The way our Suzuki rep ’splained it, is that it’s a 2018 model if it’s being produced in 2017. Go figure… anyway, the V-Strom 1000 was new in 2015. For 2018, it’s received a few significant upgrades to make it even more likeable, not to mention safer, including the addition of the new 1000XT version in the lead image.
Available in this lovely yellow or shiny black, the XT gets strong, suitable-for-offroading tubeless-style wire spoke wheels in the appropriate 19- and 17-inch sizes, along with hand guards and a fat aluminum handlebar.
And here’s the standard model, available in Glacier White, with cast alloy wheels that are a bit lighter than the wire jobs if not quite as dent-resistant when you’re intent on ramming rocks and things.
Both bikes get a restyled fairing that looks much like the old one to our eyes, but with a new bigger, still adjustable windshield that’s 49mm taller than before and reshaped, via wind tunnel, for smoother airflow.
There are three height adjustments, and you can still ratchet the shield into three different angles of repose on the fly. Those hand guards are un-reinforced plastic, but still way better than nothing when punching errant trees.
Belowdecks, Suzuki’s venerable and beloved 1037cc 90-degree V-Twin soldiers on, now refined even more highly to maintain its power in Euro4 trim. Twin catalyzers in the mid-pipe feed a new muffler. A little re-jiggering of Suzuki’s SDTV system provides smooth response and juicy midrange power.
Both 1000s share a pair of hell-for-strong front brakes, and for 2018 there’s a hybrid Cornering ABS system which Suzuki calls its Motion Track and Combination brake system. It’s made possible thanks to the addition of an…
… which measures roll, pitch and yaw. Sensors on the front and rear wheels continually measure wheel speeds at a rate of 50 times per second. The wheel-speed and IMU measurements, plus the amount of brake lever or pedal pressure, are calculated by the ABS control unit to instantly adjust the fluid pressure to the brake calipers as required. Suzuki stresses, not a linked one BUT when the computer senses you’re being too greedy with the front brake, it will automatically begin applying rear brake pressure to “stabilize the vehicle.” Thanks to its new advanced ABS unit, Suzuki says kickback through the lever and pedal is greatly reduced. Sadly, Suzuki remains philosophically opposed to allowing you to switch its ABS off.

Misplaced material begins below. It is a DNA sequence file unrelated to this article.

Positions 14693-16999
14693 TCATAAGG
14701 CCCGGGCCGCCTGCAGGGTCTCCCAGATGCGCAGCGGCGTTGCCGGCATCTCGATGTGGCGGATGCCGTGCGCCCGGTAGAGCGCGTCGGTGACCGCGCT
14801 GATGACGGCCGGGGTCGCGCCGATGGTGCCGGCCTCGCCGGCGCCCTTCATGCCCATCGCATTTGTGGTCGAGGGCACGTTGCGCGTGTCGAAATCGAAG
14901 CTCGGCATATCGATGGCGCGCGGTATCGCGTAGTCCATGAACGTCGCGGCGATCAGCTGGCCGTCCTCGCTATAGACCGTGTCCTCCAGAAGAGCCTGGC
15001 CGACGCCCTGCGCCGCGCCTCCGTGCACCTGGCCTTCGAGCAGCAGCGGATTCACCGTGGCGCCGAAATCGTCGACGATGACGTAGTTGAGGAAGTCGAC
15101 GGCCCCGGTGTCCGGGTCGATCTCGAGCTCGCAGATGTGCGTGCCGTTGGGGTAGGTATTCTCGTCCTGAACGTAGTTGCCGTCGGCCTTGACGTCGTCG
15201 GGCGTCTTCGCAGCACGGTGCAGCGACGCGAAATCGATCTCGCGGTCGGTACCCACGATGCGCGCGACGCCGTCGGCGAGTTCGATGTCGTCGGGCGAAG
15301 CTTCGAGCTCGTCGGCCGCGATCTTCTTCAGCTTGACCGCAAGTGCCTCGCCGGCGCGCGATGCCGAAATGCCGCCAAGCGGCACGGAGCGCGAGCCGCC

The XT gets an aluminum handlebar. Both bikes retain skinny waistlines. Both get handguards and a plastic lower cowl that will guard the engine from smaller projectiles.
The adjustable windscreen is 49mm taller, and seems wider too. Suzuki says more wind tunnel testing also made it more aero. The non-XT version uses a plain old steel handlebar, but both versions get bigger bar-end weights to better damp vibration.
What else? Suzuki’s trying to make it easier on its dealers with accessories that will fit all four V-Stroms. Additional lock tumblers that match the bike’s ignition key are included with each V-Strom so you can add Suzuki accessory luggage and have the convenience of one-key operation.
Fine, you say, but what’s the bottom line? Well sir, the base model carries an MSRP of $12,699. The XT is $300 more, $12,999. That’s $300 less than the cheapest Honda Africa Twin, and reeks of a bargain in what’s become a hotly contested market segment, really, and for good reason.
More details to follow in our ride report next week.